If this stuff is priced right, to my mind it undermines many of the key arguments for using Bitcoin as a currency in the developing world. Certainly when people suggest Bitcoin is the best way to reach the unbanked in developing markets, in order to handle international payments and so on, I tend to counter that M-Pesa shows such things are possible without the friction and volatility that a new cryptocurrency brings to the party.

That said, a service called Kipochi is trying to provide a bridge between Bitcoin and M-Pesa, for those that might want it.

Open-ended strategy

It will be interesting to see if people in the less-developed parts of eastern Europe end up using M-Pesa as a full-on banking substitute. In Kenya, where the vast majority of its usage is, people have mostly used M-Pesa only for remittances. To try to extend its use cases, Safaricom partnered with the Commercial Bank of Africa at the end of 2012, introducing a new kind of M-Pesa-based paperless banking called M-Shwari, which provides savings and loans facilities.

Vodafone’s spokesman told me the carrier will look into providing further M-Pesa-based financial services in Romania during the course of this year. In the meantime, customers there will be able to use the system to buy airtime, pay utility bills, make deposits and withdraw cash from participating agents, and buy goods from those that take M-Pesa.Vodafone expects it to be handled at 2,000 retail and distribution points by the end of the year.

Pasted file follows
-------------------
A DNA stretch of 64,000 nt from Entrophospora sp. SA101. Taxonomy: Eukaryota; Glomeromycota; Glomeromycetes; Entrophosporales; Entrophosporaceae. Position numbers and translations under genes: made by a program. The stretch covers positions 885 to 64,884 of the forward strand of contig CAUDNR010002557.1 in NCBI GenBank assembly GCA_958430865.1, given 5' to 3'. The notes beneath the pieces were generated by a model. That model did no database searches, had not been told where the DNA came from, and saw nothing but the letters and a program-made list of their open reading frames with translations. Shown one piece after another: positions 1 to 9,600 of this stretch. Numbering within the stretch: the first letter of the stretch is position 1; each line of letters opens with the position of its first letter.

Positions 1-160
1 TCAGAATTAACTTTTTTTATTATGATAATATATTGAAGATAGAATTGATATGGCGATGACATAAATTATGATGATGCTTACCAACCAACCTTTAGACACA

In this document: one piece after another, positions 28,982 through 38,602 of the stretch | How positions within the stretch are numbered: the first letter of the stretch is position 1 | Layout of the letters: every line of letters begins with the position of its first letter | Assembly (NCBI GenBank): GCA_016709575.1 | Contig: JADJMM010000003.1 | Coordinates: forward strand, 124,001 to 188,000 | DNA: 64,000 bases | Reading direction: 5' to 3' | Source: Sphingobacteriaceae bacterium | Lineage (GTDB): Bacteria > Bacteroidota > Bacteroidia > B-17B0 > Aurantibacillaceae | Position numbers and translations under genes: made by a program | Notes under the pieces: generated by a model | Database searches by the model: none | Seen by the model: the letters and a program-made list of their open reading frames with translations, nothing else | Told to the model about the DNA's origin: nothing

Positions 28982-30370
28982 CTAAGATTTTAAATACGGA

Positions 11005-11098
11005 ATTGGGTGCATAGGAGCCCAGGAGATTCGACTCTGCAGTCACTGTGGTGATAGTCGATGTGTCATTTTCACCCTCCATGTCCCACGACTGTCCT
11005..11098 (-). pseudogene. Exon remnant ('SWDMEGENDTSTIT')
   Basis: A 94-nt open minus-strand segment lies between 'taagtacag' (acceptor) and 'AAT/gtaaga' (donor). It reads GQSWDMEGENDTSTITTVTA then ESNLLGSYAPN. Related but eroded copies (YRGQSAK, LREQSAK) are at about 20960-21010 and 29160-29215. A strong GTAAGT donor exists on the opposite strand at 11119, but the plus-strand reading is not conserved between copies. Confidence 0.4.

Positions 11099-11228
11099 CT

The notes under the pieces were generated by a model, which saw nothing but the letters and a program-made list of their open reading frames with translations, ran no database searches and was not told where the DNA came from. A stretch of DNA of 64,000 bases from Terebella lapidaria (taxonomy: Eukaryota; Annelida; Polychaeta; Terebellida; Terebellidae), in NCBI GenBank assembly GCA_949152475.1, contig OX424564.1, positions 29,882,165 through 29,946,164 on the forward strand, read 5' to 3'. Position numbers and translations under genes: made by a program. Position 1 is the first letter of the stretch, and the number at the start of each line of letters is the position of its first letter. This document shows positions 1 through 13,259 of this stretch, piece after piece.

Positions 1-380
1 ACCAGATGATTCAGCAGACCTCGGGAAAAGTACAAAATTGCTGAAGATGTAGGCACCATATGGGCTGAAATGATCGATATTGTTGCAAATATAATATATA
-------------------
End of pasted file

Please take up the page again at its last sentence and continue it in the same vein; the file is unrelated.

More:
M-Pesa is not quite a sure thing yet — so far its Kenyan success has not been replicated elsewhere — but it is a lot further down the road than other mobile payment systems, and Romania will provide a keenly watched testbed for its expansion. Vodafone has a financial services license for Europe now, so let’s see where else it puts it into action.

  1. Pretty sure Orange is launching Orange Money soon there too.

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  2. I do not see m-pesa happening like other alternative currencies such as Bitcoin, Litecoin, Songcoin or Auroracoin.